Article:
Staff Publications

Staff Publications

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    'Staff publications' is the digital repository of Wageningen University & Research

    'Staff publications' contains references to publications authored by Wageningen University staff from 1976 onward.

    Publications authored by the staff of the Research Institutes are available from 1995 onwards.

    Full text documents are added when available. The database is updated daily and currently holds about 240,000 items, of which 72,000 in open access.

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Record number 400688
Title Oak Persistence in Mediterranean Landscapes: The Combined Role of Management, Topography, and Wildfires
Author(s) Acácio, V.C.; Holmgren, M.; Moreira, F.; Mohren, G.M.J.
Source Ecology and Society 15 (2010)4. - ISSN 1708-3087 - p. 40 - 40.
Department(s) Forest Ecology and Forest Management
Resource Ecology
Publication type Refereed Article in a scientific journal
Publication year 2010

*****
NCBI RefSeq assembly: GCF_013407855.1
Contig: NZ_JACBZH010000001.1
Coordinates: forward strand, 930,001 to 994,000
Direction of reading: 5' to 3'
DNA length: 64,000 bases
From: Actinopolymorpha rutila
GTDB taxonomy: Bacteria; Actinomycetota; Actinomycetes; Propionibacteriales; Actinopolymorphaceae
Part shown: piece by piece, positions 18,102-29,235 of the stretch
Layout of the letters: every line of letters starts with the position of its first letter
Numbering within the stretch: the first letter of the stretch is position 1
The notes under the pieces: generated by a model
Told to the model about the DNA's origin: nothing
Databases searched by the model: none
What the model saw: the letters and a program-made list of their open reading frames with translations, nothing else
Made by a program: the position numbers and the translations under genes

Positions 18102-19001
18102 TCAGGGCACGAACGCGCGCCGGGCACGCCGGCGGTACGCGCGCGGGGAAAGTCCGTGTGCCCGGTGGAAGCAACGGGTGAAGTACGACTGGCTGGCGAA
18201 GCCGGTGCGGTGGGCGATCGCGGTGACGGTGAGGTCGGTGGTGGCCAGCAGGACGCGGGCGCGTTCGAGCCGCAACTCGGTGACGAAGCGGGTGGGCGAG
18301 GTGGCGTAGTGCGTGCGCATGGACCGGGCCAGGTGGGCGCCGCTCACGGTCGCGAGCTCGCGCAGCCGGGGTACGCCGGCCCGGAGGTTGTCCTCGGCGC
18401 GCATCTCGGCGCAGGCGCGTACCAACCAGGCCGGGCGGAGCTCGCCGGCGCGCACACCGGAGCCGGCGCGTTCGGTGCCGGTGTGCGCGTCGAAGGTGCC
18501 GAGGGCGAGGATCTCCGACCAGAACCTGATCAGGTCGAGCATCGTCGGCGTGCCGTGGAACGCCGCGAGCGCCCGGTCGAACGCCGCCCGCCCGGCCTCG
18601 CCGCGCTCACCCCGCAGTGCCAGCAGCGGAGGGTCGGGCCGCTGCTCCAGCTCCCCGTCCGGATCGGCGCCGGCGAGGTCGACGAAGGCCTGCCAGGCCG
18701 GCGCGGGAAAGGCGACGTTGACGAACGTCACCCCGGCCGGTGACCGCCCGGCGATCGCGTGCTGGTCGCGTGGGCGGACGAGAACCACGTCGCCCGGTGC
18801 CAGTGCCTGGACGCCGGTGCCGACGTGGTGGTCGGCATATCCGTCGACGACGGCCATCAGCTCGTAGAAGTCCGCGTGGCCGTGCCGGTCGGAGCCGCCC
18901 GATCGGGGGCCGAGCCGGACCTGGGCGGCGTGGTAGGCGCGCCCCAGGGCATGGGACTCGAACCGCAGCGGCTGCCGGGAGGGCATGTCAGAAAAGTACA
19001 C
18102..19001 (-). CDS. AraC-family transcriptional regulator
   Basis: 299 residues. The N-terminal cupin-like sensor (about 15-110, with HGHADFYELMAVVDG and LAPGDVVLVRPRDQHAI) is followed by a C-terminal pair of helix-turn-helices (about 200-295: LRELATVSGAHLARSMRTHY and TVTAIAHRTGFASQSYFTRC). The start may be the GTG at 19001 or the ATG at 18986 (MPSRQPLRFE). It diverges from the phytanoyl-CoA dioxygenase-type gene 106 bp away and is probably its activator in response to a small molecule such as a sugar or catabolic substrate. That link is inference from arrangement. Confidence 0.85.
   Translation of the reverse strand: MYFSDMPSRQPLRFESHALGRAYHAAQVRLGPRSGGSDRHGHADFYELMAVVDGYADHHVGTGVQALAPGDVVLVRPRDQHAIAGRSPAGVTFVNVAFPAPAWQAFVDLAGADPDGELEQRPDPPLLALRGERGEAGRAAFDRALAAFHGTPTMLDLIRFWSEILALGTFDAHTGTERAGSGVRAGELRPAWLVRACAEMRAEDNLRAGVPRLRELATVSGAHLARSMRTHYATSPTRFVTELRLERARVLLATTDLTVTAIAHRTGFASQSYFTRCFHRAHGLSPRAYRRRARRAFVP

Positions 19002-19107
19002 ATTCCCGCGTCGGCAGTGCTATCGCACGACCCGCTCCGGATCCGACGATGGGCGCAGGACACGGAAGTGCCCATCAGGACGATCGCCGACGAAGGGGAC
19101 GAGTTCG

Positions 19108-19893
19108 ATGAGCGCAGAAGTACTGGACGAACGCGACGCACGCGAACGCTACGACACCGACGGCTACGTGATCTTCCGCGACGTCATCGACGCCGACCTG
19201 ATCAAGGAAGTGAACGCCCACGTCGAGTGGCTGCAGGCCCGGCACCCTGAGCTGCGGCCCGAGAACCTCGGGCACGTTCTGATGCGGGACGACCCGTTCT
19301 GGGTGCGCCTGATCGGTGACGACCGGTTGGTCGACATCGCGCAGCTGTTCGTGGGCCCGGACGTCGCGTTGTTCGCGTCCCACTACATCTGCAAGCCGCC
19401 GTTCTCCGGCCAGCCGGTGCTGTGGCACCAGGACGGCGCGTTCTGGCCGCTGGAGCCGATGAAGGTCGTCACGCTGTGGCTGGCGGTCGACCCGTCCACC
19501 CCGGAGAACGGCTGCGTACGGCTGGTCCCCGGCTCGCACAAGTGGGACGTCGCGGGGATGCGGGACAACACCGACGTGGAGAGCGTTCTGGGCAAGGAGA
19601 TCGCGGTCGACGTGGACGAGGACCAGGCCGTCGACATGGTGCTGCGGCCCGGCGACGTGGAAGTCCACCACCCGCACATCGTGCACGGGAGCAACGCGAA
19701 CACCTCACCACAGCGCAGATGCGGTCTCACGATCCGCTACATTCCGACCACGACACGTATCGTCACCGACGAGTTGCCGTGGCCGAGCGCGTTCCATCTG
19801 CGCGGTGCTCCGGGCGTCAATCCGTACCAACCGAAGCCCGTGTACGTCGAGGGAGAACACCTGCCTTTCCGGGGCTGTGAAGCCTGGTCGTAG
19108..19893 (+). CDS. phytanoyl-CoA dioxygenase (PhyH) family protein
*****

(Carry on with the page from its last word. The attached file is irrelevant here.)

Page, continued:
Keyword(s) eastern iberian peninsula - quercus-suber - ne spain - regeneration - forest - mechanisms - systems - future - ecosystems - challenges
Abstract Mediterranean ecosystems have been shaped by a history of human and ecological disturbances. Understanding the dynamics of these social-ecological systems requires an understanding of how human and ecological factors interact. In this study, we assess the combined role of management practices and biophysical variables, i.e., wildfire and topography, to explain patterns of tree persistence in a cork oak (Quercus suber L.) landscape of southern Portugal. We used face-to-face interviews with landowners to identify the management practices and the incentives that motivated them. We used aerial photographs and a Geographic Information System (GIS) to classify vegetation patch-type transitions over a period of 45 years (1958-2002) and logistic regression to explain such changes based on management and biophysical factors. The best model explaining vegetation transitions leading to cork oak persistence in the landscape included both biophysical and management variables. Tree persistence was more likely to occur on steeper slopes, in the absence of wildfires, and in the absence of understory management. We identified ecological, ideological, and economical barriers that preclude oak persistence and that are important to consider in implementing efficient environmental policies for adequate conservation and reforestation programs of Mediterranean cork oak landscapes
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